Children who face such adversity need more. The Census figures reveal the importance and success of another government support for young children’s development: health insurance. Nine of every ten infants and toddlers have health insurance. Two of every five infants and toddlers (41%) are covered by Medicaid – making it a vital avenue to the all-important pediatric care in the first years of life. Our challenge now is to cover the 9.5% of babies who lack insurance.
Other programs help to fill in the resources that poor families are not able to give their children. Programs such as the Supplemental Nutrition Assistance Program (SNAP), Unemployment Insurance, and the Earned Income Tax Credit help cushion the impact of the recession and lift families out of poverty. Supplemental Nutrition for Women, Infants, and Children (WIC) provides special nutrition for pregnant women and babies. Temporary Assistance for Needy Families (TANF) provides income and other supports. Low Income Home Energy Assistance (LIHEAP) helps keep small bodies warm. Child care and Early Head Start, which reaches only a handful of infants and toddlers, help parents work and put babies and their families on the right path for positive early learning experiences. And the list goes on.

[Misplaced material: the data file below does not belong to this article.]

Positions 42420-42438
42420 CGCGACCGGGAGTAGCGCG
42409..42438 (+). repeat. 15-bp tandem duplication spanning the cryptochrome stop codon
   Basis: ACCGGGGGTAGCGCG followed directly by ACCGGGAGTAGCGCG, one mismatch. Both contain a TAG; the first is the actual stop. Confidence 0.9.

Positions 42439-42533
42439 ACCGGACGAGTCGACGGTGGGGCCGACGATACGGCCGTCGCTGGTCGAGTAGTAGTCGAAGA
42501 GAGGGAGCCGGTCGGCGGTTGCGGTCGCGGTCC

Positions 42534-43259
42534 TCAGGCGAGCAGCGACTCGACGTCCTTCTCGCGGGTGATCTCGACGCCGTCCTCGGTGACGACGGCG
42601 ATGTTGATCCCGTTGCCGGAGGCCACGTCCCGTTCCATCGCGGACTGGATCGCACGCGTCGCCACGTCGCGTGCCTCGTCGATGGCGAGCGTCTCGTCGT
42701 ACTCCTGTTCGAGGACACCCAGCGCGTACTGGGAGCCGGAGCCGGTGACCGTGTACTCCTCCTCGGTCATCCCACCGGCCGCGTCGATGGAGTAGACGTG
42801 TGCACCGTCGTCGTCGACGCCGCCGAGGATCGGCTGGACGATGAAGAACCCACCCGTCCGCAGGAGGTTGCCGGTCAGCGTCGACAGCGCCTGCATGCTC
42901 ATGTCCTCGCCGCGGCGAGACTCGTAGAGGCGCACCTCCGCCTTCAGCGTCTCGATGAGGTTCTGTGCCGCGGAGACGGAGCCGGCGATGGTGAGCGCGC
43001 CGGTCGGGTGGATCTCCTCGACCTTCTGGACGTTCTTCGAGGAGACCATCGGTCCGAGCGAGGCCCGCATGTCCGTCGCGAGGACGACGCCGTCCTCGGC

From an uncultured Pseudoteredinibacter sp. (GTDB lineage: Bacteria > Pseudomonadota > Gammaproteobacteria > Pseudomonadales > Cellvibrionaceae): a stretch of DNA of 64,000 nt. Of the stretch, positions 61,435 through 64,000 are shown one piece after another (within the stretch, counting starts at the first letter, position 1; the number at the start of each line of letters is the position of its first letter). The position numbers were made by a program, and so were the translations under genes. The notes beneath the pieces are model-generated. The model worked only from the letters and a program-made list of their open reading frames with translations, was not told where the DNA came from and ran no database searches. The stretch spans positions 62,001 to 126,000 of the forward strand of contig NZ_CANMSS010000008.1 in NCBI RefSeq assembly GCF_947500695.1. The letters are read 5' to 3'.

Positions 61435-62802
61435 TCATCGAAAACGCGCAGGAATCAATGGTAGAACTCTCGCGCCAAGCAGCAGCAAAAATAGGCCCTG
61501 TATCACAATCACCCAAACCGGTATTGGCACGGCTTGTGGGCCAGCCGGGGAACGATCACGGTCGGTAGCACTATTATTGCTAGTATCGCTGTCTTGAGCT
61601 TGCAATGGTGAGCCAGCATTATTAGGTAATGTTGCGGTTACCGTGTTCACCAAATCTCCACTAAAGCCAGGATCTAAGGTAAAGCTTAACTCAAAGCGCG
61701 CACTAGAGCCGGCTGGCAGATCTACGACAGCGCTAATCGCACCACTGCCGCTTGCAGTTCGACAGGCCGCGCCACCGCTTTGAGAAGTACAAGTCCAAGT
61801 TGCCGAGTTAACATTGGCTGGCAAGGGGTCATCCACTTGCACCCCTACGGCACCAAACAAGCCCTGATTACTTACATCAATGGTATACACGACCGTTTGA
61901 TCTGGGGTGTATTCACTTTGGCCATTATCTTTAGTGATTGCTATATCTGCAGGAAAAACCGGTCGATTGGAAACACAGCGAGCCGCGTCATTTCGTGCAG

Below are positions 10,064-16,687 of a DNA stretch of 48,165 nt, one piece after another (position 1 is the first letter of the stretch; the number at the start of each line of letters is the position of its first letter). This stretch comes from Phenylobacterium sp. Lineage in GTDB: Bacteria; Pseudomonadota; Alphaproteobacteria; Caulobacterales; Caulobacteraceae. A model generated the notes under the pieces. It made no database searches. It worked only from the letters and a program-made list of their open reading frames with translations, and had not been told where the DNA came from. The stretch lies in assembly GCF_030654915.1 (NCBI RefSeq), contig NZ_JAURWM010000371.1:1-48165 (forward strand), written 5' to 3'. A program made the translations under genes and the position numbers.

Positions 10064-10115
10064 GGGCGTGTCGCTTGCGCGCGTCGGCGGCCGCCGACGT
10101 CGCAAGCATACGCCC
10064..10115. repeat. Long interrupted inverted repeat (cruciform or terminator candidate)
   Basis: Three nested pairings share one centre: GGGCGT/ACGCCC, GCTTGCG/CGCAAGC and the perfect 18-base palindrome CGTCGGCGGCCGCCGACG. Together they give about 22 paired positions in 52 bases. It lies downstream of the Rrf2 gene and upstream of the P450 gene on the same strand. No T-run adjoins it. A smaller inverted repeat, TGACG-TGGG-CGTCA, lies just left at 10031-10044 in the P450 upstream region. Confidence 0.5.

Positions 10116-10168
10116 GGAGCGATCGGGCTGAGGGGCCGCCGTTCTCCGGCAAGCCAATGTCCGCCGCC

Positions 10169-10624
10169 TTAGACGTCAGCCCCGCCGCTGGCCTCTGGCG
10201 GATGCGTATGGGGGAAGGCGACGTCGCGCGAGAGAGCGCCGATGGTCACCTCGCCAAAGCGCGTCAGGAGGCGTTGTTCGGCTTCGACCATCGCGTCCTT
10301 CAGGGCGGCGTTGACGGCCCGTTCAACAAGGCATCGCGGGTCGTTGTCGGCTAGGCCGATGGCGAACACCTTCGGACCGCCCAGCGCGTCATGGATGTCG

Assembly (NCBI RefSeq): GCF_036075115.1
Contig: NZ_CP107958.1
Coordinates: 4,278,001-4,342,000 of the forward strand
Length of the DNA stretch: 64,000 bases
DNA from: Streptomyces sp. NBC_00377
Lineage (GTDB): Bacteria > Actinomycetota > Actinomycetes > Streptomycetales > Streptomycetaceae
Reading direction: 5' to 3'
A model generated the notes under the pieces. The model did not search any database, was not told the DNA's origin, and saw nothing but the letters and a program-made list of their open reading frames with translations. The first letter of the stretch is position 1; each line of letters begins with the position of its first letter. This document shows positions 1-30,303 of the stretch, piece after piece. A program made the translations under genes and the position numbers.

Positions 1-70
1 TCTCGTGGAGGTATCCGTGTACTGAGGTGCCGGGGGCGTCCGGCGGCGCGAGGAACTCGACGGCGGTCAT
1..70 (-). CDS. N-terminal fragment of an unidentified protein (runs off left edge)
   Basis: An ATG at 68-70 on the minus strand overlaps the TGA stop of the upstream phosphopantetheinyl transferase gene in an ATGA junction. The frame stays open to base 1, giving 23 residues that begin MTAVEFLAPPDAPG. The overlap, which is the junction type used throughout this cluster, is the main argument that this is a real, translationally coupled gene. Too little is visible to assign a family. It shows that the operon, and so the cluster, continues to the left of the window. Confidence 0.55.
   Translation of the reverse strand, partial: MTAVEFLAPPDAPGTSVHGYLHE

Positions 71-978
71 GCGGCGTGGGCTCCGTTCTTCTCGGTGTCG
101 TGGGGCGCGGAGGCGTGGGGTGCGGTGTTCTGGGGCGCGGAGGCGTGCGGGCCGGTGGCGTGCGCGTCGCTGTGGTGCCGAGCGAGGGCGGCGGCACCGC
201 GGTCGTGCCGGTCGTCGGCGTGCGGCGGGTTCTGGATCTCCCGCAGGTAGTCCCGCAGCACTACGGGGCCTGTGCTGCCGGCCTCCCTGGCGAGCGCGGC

These programs are often called the “social safety net”. That’s a misnomer. They are actually the “social scaffolding” that supports healthy and positive development for infants and toddlers (as well as older children) who find themselves having to navigate a cradle full of adverse experiences. Tear it down and we risk undermining the healthy development of a vast segment of young children.
Yet, we are at risk of doing just that. Some of these programs’ appropriations may be cut as a result of the $917 billion in discretionary savings included in the Budget Control Act (i.e., the debt ceiling bill). Many, particularly those like Medicaid with mandatory funding, may be targeted as the Joint Select Committee hunts for $1.2 trillion in savings by Thanksgiving.
The deficit reduction process needs an infusion of the concept of investment. Economics Professor and Nobel Laureate James Heckman has shown that the rate of return on human capital investment is greatest in programs that target the earliest years. The Joint Select Committee should heed him – because the implication of a quarter of infants and toddlers living in poverty and almost half of young children living in families who can’t make ends meet is not just about limiting the potential of millions of small children. It is about limiting our nation’s ability to compete in the global economy in the future. The infants and toddlers of today will form the backbone of our nation’s workforce at mid-century. We cannot afford to let today’s quiet crisis steal so much potential.
For More Information:
Krutsinger and N. Tarr. Poverty Fact Sheet: Implications for Infants and Toddlers. ZERO TO THREE, 2011.
Pathways Winter 2011 edition on “Does Poverty Get Under the Skin? The Effects of Deprivation on Blood, the Brain, and the Body.”